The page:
A Ponzi scheme is an investment fraud that promises quick, easy, and significant returns on investments with little or no risk. Ponzi schemes are also known as pyramid schemes they pay existing investors out of the money invested by new investors. These schemes require a constant flow of new money in order for it to work. When it becomes hard to recruit new investors, or existing investors don’t pay, the scheme fails.
Ponzi schemes are named after Charles Ponzi, who organised a large fraud operation with a in the 1920s. His operations was uncovered and he went to jail.
Ponzi schemes are prevalent in India. People often fall prey to these scams, even someone as self-aware and wise as Rahul Dravid. Then we are forced to think about the fate of millions whose financial lives are at stake with thousands of such schemes. These scamsters exploit the investor’s lack of knowledge and showcases a very lucrative return.
Here our 6 precautions to take before deciding on an investment schemes:
1) Higher returns with small or no risks
The first thing is to lure the investors by offering double or triple of the principal amount with very little or not any risks. You know there is something faulty. If someone says it is a “risk-free investment” there is no such thing and that is a scam for sure.
2) Complicated investment plan
Investment strategies in a Ponzi scheme uses the same tricks as a magicians, he often hides the risks in the complicated jargons or the magical act/performance. In turn, making it hard for a common man to grapple. It is best to ask a trusted financial advisor before taking the plunge. Make sure to read the fine print and understand the terms and conditions.
3) No business model
The basic operation works when you pay the new investors with the earlier investor’s funds. The money has to constantly flow otherwise the scheme will collapse. These investment schemes come to a grinding halt when promoters either default on payment or run away with the money. There is no actual business taking place in these schemes that promise significant returns. Although the con-artists may use some service or product as a front to persuade investors.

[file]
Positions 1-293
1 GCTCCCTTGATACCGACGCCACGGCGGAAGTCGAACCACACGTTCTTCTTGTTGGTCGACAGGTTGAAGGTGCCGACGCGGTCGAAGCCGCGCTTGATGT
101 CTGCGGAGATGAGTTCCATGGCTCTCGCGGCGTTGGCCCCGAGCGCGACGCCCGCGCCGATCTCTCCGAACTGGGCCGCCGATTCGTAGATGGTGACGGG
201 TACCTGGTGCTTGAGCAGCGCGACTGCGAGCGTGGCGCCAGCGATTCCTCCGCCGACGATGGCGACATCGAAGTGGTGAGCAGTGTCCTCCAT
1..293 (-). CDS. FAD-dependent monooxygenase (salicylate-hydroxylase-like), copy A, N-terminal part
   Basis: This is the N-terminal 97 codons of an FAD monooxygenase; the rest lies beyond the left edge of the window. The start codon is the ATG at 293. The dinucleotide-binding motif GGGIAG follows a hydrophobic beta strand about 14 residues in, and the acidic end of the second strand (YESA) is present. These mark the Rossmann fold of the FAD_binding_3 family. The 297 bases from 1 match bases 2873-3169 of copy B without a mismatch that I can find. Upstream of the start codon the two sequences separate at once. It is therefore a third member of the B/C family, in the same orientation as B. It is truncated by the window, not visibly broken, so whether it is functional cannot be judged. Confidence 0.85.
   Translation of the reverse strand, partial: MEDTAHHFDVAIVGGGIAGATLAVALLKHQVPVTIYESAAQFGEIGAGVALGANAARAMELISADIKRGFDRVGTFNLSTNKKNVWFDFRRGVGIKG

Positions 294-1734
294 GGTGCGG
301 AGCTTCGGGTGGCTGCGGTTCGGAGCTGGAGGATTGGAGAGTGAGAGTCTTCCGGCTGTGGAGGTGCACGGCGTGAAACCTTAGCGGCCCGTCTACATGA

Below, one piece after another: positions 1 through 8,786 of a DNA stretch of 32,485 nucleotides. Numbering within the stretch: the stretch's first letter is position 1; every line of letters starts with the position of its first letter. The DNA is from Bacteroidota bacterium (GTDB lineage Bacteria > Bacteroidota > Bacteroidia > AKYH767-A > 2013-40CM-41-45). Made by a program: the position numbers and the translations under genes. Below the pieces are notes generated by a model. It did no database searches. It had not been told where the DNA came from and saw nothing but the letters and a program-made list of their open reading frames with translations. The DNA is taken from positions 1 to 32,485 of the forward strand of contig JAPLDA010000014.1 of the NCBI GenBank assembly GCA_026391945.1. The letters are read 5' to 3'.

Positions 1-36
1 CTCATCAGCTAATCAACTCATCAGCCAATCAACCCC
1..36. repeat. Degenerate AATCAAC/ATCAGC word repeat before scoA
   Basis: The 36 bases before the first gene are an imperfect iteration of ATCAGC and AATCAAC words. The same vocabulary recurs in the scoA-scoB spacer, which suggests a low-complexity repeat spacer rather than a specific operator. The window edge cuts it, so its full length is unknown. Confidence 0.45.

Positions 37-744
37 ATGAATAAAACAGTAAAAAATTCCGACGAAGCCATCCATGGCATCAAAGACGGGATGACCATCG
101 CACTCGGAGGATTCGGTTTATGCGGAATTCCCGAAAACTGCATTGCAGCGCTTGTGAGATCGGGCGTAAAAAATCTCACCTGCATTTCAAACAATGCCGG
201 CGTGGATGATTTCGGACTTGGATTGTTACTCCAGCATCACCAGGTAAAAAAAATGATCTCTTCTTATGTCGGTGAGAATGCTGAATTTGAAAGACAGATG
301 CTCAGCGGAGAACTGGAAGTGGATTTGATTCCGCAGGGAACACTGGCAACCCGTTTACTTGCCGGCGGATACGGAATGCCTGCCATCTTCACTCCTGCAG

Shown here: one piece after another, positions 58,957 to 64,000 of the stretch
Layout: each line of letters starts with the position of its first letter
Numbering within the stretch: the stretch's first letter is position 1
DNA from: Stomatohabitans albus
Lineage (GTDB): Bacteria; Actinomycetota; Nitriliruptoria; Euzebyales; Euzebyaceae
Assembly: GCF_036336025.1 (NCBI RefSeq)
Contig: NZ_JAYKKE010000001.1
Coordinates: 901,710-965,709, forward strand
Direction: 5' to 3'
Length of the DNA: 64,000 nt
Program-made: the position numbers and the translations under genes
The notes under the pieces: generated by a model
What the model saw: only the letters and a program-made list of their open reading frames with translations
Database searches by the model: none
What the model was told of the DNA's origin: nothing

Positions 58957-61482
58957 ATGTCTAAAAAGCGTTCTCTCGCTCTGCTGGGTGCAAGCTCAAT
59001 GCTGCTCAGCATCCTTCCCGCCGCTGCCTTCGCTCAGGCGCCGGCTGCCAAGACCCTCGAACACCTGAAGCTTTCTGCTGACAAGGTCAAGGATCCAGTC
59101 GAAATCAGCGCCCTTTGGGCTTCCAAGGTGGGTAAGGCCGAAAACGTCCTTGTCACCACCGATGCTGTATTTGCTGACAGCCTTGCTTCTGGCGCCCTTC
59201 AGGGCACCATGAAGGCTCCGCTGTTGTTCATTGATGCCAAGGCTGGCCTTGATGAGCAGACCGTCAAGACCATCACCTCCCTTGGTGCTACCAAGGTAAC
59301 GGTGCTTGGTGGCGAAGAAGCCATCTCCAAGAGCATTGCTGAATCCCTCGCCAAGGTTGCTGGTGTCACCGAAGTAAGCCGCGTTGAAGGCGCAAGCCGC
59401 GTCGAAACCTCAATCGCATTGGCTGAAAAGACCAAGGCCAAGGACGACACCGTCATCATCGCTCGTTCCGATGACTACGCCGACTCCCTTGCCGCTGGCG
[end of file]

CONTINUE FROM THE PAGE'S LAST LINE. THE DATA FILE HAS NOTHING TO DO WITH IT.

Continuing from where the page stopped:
4) Authentic credentials & registrations
Every Non-Banking Finance Companies (NBFC) has to be registered with the Reserve Bank of India. If it isn’t then you know that it is a scam.More than 100 companies in Assam, which are not registered with RBI as deposit taking companies, are involved in such schemes.
Also, look into the Ministry of Corporate Affairs database for any potential information about the company. If the company isn't mentioned you know hit has to be avoided.
Also, you must also ensure that the portfolio manager, financial advisor, analyst, mutual fund distributor or broker is registered with the Securities and Exchange Board of India (SEBI).
Check the past performance/criminal record (if any) of the company and the credibility of its management. And If you cannot find any authentic information about the company online, then it is best to just avoid it.
5) Check the Ratings
NBFCs which take deposits should have minimum investment grade credit rating granted by an approved credit rating agency. If not, investing in them can be risky.
6) Informed Decision & Proper Receipts
The con-artists dangles an investment plan to convince you that it’s a win-win situation. An informed decision has to be taken and it can’t be taken on impulse or greed. You should check for the past record of the schemes, team details, corresponding regulations & financial information before making any investment decision.
Also, payment transactions must be made by cheque against proper receipt only. Don’t accept handwritten/rough receipt.
If it’s too good to be true, it’s a faulty scheme! Be alert and take an informed decision before making any financial decision.